for about 10 days, with symptoms I attributed to "pre labor" happenings. After spending the weekend in bed, I told my husband that morning I needed to at least go get checked out. I was diagnosed with severe preeclampsia and HELLP syndrome, I was rushed into the OR for an emergency c-section under general anesthetic because my platelets were so low (among other things). I was terrified, and alot sicker than I had realized, but I went to sleep and my husband waited with the NICU team for the arrival of our little girl. Next thing I knew, I was half awake in the recovery room. My husband reported that Anika (still nameless at the time) had arrived safely and was doing great. Our beautiful baby girl went straight to NICU for testing and monitoring, which was the original plan since we already knew about her heart defect, but the emergency delivery added a few other things to monitor her for. I was taken back to my room where I immediately got pumped full of multiple medications to get my body back on track and in working order. After 24 hours of being stuck to machines in my room, I was finally able to muster up enough strength, and shed a few machines for an hour or so, to get upstairs to NICU to meet my daughter. She was a little rock star! Her oxygen levels were all good, and things looked about as good as they could be on the ultrasound. We heard many times during the week “I can’t believe she’s a heart baby!!”.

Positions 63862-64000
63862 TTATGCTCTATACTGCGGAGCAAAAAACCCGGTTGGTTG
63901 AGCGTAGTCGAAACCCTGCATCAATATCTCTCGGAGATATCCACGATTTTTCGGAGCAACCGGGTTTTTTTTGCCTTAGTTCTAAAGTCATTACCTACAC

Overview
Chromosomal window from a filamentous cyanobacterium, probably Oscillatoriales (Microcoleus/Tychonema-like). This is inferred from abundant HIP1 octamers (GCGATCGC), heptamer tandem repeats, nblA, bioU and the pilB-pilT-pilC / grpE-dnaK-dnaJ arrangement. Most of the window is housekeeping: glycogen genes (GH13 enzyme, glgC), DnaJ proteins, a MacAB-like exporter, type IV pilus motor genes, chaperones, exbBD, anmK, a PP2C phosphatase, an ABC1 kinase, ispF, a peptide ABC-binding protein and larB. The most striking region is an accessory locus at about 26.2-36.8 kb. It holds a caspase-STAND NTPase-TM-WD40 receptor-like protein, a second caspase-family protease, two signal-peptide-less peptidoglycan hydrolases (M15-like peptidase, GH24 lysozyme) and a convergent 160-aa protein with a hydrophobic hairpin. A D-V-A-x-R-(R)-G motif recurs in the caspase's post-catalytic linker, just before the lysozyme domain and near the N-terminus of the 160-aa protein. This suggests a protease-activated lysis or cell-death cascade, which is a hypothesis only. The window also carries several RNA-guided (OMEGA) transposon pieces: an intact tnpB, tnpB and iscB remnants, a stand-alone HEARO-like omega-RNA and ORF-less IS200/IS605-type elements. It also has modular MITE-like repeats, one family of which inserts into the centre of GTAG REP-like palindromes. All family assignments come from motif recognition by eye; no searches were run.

We were both discharged after 5 days, and during the first 4 months of Anika's life we had multiple cardiology appointments to keep an eye on Ani’s heart and plan surgery. Things still looked really good and we were lucky enough to not experience any blue spells or other complications, but the issues needed to be fixed, as they would cause chronic problems if left untreated.

We headed to Edmonton on August 8th, had our pre-op day on the 9th and had open heart surgery on August 10, 2021. The surgery went perfectly and we were able to see our sweet girl later that afternoon once she was settled in her room in the PCICU. The first few days post-op were a lot of sitting around, letting her rest and heal. She ended up having junctional ectopic tachycardia (JET) which is a type of arrhythmia not uncommon with a TOF repair. To fix the arrhythmia, she was on some medication and an external pacemaker for a few days until her heart corrected itself back into normal rhythm. The evening of August 12, she was extubated and put on high flow oxygen for the night, as she had some fluid in her lungs. By noon on August 13 we were moving out of ICU to the cardiac ward in the Stollery Children’s Hospital for the remainder of our stay. That afternoon Anika had her a seizure. It was so hard to watch her be so helpless as she lost control of her little body.